14 Winter Getaways to Try This Year

’Tis the season to whale-watch, eat oysters, and take a full-moon tour of a wolf sanctuary. At these 14 nearby destinations, you can do all that and much more.

1. Running With Santa

During the holidays, the boardwalk in Virginia Beach glows with coastal-inspired light displays—pirate ships, dancing seahorses, open-jawed sharks. A fun way to see it is to run the Surf-n-Santa 5 Miler at twilight on December 20. While there, make a weekend of it. You can join naturalists from the Virginia Aquarium & Marine Science Center on a whale-watching trip—winter is when migrating humpbacks trace the coastline. This also happens to be the time of year that horseback riding is permitted on the beach; you can saddle up with Virginia Beach Horseback. Cold weather means oyster season, too, so consider a tour and tasting at Pleasure House Oysters. You can book an oceanfront room at the new Hilton Garden Inn on the boardwalk; it offers a stylish indoor pool and local beer on tap at the buzzy bar. Rooms from $129.

2. A Very Cool Place

Downtown Pittsburgh is transformed into a winter wonderland each year with the outdoor ice rink at PPG Place and a German-style Christkindlmarkt, where international vendors sell handicrafts from wooden chalets. The Duquesne Incline, an uphill cable car that overlooks the city, is lit with hundreds of red lights. And this is a great city for quirky, with events such as the Dirty Dozen (an icy uphill bike race) and, in the hipster neighborhood of Lawrenceville, the Joy of Cookies tour. You can also admire Gilded Age holiday finery at Clayton, the former mansion of industrialist and art collector Henry Clay Frick. Stay at the sleek new Fairmont hotel, which has a resident dog named Edie (as in Sedgwick—this is Warhol’s hometown, after all). Rooms from $259.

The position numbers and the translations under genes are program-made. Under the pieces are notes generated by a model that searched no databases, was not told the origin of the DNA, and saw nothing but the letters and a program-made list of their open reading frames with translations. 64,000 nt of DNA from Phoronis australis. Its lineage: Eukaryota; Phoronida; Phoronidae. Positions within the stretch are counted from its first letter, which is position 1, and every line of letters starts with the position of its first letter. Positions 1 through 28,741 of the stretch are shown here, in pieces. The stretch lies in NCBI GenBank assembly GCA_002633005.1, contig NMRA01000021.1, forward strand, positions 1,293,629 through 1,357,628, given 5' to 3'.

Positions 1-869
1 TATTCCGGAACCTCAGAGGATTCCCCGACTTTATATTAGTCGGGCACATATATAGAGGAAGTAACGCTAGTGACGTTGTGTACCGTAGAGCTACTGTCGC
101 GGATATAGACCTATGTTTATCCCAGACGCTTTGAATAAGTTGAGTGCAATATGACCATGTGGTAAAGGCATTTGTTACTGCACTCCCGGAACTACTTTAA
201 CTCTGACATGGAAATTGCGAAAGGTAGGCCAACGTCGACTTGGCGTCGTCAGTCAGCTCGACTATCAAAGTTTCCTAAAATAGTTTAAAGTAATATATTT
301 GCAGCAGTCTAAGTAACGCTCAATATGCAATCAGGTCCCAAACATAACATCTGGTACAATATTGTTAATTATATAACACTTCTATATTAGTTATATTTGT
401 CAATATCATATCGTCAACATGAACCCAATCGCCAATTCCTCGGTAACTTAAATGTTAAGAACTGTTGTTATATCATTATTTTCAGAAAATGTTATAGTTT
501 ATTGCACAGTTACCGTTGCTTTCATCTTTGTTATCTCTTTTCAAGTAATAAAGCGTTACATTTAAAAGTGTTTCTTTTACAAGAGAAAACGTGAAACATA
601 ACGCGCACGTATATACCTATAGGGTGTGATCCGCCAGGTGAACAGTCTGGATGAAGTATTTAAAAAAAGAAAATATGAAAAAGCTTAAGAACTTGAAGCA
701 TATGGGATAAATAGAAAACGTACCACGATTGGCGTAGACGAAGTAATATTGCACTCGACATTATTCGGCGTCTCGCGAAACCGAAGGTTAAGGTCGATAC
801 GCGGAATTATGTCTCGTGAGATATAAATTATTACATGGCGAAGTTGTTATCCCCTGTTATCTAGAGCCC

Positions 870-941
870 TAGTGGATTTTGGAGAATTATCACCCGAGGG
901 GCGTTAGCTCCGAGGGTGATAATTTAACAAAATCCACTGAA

3. Take the Plunge

They call the snowtubing park at Virginia’s Wintergreen Resort simply the Plunge—and plunge you will, at speeds up to 30 mph down a hillside with a vertical drop equivalent to that of a ten-story building. With ten lanes running the length of three football fields, it’s the largest snowtubing park in the state. (Ninety-minute sessions are $26 on weekends, $18 weekdays.) For little tubers under 42 inches tall—the height required to take the plunge—there’s Ridgely’s Fun Park with its mini-tubing carousel, bear-paw snowshoes, and a much smaller plunge. $18 for one adult and child, $10 extra per child and $5 extra per adult. Wintergreen has a variety of overnight options, from hotel-like guest rooms ($155 and up) to apartment condominiums ($175 and up) to house rentals ($289 and up).

4. Winter in Williamsburg